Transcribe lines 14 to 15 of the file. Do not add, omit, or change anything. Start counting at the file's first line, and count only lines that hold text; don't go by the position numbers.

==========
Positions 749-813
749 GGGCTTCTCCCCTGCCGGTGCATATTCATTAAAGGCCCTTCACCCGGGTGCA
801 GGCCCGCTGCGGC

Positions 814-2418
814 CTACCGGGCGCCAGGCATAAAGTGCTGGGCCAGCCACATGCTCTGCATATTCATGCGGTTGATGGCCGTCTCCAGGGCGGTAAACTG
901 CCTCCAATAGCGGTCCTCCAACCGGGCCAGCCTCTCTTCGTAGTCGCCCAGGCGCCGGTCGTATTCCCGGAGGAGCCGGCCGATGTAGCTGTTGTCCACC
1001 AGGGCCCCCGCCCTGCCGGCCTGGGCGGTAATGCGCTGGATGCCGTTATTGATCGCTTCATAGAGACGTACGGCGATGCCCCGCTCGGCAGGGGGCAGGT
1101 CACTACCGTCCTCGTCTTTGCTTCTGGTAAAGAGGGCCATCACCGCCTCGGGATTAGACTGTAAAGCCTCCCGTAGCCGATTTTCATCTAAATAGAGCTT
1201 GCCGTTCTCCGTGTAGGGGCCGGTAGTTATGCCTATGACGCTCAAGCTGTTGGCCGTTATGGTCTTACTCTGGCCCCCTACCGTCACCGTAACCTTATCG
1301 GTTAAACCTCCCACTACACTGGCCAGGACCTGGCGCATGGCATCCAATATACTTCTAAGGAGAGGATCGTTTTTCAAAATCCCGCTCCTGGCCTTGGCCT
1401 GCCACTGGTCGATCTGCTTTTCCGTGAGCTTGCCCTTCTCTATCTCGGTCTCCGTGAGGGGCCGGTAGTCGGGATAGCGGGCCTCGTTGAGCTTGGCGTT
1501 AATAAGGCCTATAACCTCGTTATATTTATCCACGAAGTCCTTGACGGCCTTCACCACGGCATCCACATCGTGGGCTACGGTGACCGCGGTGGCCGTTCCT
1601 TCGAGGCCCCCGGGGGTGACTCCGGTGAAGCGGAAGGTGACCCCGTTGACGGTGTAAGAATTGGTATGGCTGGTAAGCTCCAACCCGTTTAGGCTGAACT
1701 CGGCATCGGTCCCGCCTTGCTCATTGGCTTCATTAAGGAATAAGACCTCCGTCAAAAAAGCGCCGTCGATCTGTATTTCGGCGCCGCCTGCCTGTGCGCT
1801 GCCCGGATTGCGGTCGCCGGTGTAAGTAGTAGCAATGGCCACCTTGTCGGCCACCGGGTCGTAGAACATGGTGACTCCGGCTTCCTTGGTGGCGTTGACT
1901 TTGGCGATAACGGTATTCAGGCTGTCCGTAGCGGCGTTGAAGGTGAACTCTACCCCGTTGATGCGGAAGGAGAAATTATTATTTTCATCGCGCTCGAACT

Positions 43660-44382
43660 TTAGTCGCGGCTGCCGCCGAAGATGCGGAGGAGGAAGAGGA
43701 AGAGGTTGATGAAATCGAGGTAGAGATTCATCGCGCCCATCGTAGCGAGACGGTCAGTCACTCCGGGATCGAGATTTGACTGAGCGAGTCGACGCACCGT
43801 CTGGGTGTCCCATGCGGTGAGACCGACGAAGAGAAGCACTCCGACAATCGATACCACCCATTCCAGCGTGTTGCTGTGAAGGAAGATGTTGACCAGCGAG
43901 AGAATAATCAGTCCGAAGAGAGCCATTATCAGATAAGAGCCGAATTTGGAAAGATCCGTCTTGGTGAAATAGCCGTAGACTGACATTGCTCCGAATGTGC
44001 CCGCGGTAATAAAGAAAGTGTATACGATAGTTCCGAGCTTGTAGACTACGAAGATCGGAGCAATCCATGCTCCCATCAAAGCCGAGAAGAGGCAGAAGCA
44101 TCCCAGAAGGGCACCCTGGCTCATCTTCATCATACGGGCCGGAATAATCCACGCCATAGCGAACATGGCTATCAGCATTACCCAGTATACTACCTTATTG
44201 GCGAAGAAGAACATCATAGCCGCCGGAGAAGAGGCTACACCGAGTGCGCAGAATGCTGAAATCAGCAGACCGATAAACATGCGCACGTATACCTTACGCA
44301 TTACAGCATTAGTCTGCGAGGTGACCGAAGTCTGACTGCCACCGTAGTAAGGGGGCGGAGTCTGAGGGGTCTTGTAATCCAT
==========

1701 CGGCATCGGTCCCGCCTTGCTCATTGGCTTCATTAAGGAATAAGACCTCCGTCAAAAAAGCGCCGTCGATCTGTATTTCGGCGCCGCCTGCCTGTGCGCT
1801 GCCCGGATTGCGGTCGCCGGTGTAAGTAGTAGCAATGGCCACCTTGTCGGCCACCGGGTCGTAGAACATGGTGACTCCGGCTTCCTTGGTGGCGTTGACT